“Every morning you have a choice. To be an a**hole, or to be awesome.”
An emcee boomed this nugget of wisdom (along with “Hydrate! With water!” and “You are beautiful”) to hundreds of young New Yorkers, clad in various nautical-themed costumes and pumping their fists to electronic music.
It was 7:15 a.m. on a Wednesday, on a boat in the middle of the Hudson River, and in addition to the dance party, passengers enjoyed a guided meditation, acro-yoga and an array of healthy energy drinks and mysterious cacao beverages.
By now, the “morning dance party” trend has practically become ubiquitous among a certain demographic of late 20s/early 30s urban dwellers -- especially those in privileged startup circles. But this was the first time such event had taken place at sea.
It was hosted by a group called Daybreaker, which, along with fellow rise-and-shine rave company, Morning Gloryville, has been throwing this type of gathering in venues throughout New York City, London, Sydney and San Francisco for the past handful of months.
Their philosophy is less about partying and more about embracing the day in a joyful and open way: no alcohol or other imbibables are served, massage services are often on-hand and most attendees make their way to the office immediately after (but not before filling out a “set your intention” card). The ultimate goal? To create a community of “like-minded life enthusiasts” that start their day together, as Thrillist aptly described the festivities this past spring.
The Huffington Post broke our strict no-morning-person policy to see what all the hype was about. And despite a few hokey moments, like a spoken-word poem about embracing the present, we were ultimately quite pleased we dragged ourselves out of bed to make merry with happy strangers and costumed vegetables.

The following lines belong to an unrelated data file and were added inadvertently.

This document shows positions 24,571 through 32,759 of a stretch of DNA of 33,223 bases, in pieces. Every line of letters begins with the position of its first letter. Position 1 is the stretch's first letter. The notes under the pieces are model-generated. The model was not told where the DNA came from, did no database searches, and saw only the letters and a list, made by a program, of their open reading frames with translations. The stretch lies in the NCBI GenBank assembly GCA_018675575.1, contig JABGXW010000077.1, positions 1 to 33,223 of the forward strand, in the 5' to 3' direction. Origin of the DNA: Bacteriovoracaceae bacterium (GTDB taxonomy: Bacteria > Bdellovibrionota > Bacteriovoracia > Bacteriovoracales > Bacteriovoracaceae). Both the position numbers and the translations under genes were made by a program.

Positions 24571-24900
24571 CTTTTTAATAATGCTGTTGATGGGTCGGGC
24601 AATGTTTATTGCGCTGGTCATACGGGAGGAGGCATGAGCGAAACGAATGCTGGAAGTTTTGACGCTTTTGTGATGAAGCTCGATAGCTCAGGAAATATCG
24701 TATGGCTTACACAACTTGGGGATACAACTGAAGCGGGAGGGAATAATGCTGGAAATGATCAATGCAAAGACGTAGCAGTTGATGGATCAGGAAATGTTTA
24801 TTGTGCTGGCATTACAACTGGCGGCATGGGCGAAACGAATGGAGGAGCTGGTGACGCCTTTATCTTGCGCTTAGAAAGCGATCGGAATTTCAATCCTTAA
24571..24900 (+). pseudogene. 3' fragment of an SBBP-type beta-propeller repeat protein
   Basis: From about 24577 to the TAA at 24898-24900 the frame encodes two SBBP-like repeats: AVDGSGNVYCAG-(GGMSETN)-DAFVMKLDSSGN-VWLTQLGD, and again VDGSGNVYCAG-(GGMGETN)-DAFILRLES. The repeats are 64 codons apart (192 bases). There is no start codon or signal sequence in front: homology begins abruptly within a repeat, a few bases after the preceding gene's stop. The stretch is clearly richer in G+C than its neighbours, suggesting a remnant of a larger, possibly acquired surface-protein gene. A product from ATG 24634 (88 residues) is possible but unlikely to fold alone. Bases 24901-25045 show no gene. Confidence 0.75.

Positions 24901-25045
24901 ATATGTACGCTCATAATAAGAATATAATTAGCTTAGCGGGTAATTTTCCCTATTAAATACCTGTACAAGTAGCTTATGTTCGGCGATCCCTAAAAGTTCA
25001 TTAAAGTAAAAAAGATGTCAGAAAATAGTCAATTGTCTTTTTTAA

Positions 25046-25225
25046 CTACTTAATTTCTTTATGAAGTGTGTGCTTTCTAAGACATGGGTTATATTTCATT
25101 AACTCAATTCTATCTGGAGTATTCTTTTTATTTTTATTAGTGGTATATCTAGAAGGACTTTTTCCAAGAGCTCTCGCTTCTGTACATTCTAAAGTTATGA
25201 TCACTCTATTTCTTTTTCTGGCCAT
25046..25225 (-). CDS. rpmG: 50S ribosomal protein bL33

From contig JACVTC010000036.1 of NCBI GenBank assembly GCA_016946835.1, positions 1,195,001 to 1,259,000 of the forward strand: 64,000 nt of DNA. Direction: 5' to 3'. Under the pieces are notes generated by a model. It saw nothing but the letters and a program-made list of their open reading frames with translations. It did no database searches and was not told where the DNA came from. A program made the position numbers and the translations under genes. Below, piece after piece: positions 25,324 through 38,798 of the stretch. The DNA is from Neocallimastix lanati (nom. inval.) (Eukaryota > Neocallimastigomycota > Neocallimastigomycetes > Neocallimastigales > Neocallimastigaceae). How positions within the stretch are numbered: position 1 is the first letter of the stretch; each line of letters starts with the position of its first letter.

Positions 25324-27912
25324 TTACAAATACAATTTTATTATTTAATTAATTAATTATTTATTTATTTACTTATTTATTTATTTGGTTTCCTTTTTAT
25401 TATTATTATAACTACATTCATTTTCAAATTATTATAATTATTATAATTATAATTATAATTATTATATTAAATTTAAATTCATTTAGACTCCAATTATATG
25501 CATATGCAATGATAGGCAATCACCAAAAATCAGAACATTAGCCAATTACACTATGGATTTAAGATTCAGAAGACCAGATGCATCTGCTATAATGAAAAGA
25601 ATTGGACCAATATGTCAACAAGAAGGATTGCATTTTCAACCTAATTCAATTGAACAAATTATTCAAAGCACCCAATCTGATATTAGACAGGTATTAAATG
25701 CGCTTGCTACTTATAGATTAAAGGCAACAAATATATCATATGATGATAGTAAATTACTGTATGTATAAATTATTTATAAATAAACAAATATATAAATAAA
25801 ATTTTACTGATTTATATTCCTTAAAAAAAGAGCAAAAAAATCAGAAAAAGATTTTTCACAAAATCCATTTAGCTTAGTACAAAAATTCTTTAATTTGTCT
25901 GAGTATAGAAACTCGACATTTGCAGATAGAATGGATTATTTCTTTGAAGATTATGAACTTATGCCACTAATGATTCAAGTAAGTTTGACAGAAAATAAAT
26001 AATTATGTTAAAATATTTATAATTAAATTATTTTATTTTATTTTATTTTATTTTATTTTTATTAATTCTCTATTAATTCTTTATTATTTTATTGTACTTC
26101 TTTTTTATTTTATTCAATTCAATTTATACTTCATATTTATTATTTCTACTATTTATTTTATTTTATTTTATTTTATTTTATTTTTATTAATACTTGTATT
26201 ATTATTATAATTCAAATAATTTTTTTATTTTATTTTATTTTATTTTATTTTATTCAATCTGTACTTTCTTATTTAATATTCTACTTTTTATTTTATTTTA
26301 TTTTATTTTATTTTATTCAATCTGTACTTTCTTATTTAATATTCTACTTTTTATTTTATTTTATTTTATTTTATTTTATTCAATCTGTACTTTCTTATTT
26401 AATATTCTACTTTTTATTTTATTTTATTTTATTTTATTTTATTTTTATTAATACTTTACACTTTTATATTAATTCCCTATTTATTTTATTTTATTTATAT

Will this be a weekly occurrence for us? Probably not. But based on the unbridled, almost cult-like fervor of the crowd, the morning dance party movement will likely only continue to grow. And it was pretty special to pass by the Statue of Liberty and greet the Manhattan skyline at dawn in the middle of a crowd of revelers. We couldn’t help but continue to feel the energy when we arrived at our desks afterwards.
We spoke to a few other frolickers to find out what motivated them to set their own 5 a.m. wake up call that day:
“I’m here because there’s no better way to start the morning with amazing people, music and atmosphere. When you wake up at the same time as the sun, it’s a nice way to start the full day and get into a rhythm.” - Scott Ritter, 23
“It’s something different that people usually don’t start their day with. This is one of those New York hidden gems really before it explodes.” - Brandon W., 38
“It’s better than the gym.” - Erin Hinkle, 30
“Pure inspiration.” - John Michael, 26
“Cause I’m from Colorado and we don’t have this kind of stuff there at all.” - Scott Meyer, 46
“You never need a reason to dance.” - Sophie Dabuzhsky, 31
“I was at a One Direction concert last night and I thought, ‘Why not continue dancing?’” - Rebecca Stadlen, 23
“I’m here to put the awake in spiritual awakening.” - Mark Moelle, 34
“I wouldn’t miss a chance to go on a boat, and I’m going to be in a great mood once I get to work now.” - Lidia Ryan, 26
“I quit my job so I’m trying to get to the jitney to the Hamptons after this. What better way to enjoy the summer?” - Alyssa Kane, 26
“I just danced so hard my brain is fried!” - Felicity Sargent, 28
“The fact that New Yorkers came out here together just for the sake of enjoyment is beautiful to me.” - Carina Skrande, 24
“The darkness of the morning instantly changes to light within five minutes of coming to this party.” - John Wiseman, 34
“When you are here the positivity is contagious. As soon as the music starts your mood is buoyed up. It carries you through the day. By the time you leave, your face hurts from smiling so much.” - Rebecca Fenner, 29
“I just wanted to hashtag #imonaboat.” - Teresa Divencenzo, 24